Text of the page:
WARNING: The opinions expressed below are DEFINITELY those of The CoLab Theatre Company! Learn more at www.colabtheatre.org!

Thursday, June 30, 2011

Introducing Patrick Poulin

Meet funny man, man's man, man about town Patrick Poulin!

Patrick is proud to say he is from West Roxbury, MA. He graduated from the University of New Hampshire and majored in nothing related to theatre. He has performed throughout his life as an actor in real-life situations such as: the time he wanted to make it seem like he felt bad about taking the last slice of pizza, acting like he was happy for the other team that beat his in the little league baseball championship, and pretending he knows more about current professional sports than he really does. Patrick so excited to be a part of the cast of play.Discovery, especially considering he went into the audition thinking the CoLab was where he had an appointment to get blood-work done.

See Patrick as Dane at 18 (Jick and Dane and Love), Jake (The Moustache) and as part of the Ensemble in play. Discovery July 13 & 15 @ 8pm. Unity Church of god 6 William St. Somerville MA. Tickets $5 Cash at the door.

Wednesday, June 29, 2011

Meet Director - Meron Langsner

Meron Langsner (Director – Pendulum) successfully defended his dissertation this past May and will be receiving his PhD in Theatre History from Tufts University in August. Previous directing credits include No Exit at Tufts, Tonya & Nancy: The Opera at the Zero Arrow Theatre, and various selections from Susan-Lori Parks 365 Days/365 Plays project. Meron was one of three writers in the country selected for the National New Play Network Emerging Playwright Residencies, his work has been performed around the country and overseas and published by Smith & Kraus, Applause, YouthPLAYS, and others. As a fight director, he has composed violence for Merrimack Rep, New Rep, Lyric Stage, Company One, Zeitgeist Stage, Whistler in the Dark, and numerous academic venues. Meron holds an MA in Performance Studies from NYU/Tisch and an MFA in Playwriting from Brandeis.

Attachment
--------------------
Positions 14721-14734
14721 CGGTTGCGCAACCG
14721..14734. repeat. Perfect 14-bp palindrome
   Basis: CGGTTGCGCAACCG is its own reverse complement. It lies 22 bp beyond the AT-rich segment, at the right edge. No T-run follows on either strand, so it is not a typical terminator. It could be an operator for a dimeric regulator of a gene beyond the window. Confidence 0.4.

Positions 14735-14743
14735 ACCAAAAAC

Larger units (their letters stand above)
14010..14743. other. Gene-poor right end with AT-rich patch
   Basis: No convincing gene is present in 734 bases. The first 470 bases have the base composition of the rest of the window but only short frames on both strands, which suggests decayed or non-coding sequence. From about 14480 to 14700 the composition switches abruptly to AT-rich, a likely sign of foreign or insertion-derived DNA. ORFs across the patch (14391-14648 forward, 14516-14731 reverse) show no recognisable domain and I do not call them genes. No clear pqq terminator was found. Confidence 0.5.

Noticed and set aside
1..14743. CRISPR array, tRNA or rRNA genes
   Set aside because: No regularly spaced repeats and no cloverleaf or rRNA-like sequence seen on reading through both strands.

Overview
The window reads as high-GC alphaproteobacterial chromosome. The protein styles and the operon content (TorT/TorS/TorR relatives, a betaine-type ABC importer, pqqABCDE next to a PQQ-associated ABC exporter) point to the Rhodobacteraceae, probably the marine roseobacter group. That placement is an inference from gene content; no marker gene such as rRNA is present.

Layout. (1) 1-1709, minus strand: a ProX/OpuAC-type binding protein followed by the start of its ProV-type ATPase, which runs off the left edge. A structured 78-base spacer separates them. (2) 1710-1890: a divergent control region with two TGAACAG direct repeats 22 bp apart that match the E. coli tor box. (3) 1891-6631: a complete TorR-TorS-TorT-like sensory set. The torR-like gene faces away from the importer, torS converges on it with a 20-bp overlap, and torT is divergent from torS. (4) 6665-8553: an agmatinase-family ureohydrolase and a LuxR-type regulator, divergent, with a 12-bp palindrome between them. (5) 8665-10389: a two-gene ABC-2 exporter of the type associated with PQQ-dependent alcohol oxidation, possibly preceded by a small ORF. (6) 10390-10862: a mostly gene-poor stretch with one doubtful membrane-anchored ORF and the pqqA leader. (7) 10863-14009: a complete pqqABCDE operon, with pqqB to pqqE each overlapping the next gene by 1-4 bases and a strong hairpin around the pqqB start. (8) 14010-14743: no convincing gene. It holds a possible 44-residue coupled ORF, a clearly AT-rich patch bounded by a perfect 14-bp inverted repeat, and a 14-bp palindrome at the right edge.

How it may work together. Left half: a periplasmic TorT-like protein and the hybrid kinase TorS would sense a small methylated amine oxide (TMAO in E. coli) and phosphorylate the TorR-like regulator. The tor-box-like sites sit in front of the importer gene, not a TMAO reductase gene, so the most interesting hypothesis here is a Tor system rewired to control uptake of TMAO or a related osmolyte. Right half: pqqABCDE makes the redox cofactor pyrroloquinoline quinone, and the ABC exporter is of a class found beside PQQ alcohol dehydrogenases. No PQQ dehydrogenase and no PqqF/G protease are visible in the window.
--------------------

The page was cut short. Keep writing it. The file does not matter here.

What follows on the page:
See Pendulum (by Cassie M. Seinuk) as part of play. Discovery July 13 & 15, 2011 @ 8pm. Unity Church of God, 6 William St. Somerville MA. All tickets $5 cash at the door.

Tuesday, June 28, 2011

Meet The Moustache's, Rachel Kurnos!

Rachel Kurnos (Mary, The Moustache & Ensemble) is an actress, director, photographer, theater educator, preschool teacher, and singer. Basically, she's too many things to fit onto a business card. Summed up: Rachel is a teacher by day, actress by night. And she is excited to make her CoLab debut! Recent credits include: Sis in WASP (HMT), Third Witch in Macbeth (Gurnet Theater Project), Nurse in Alice in Bed (Do it Live! Productions), and Jess inHer Dying Wish (SLAMBoston/Holland Productions). College credits include: Isabella (Measure for Measure), Erica (subUrbia), Sophia (Fools), Alice (Squabbles), and Lillian (I Hate Hamlet).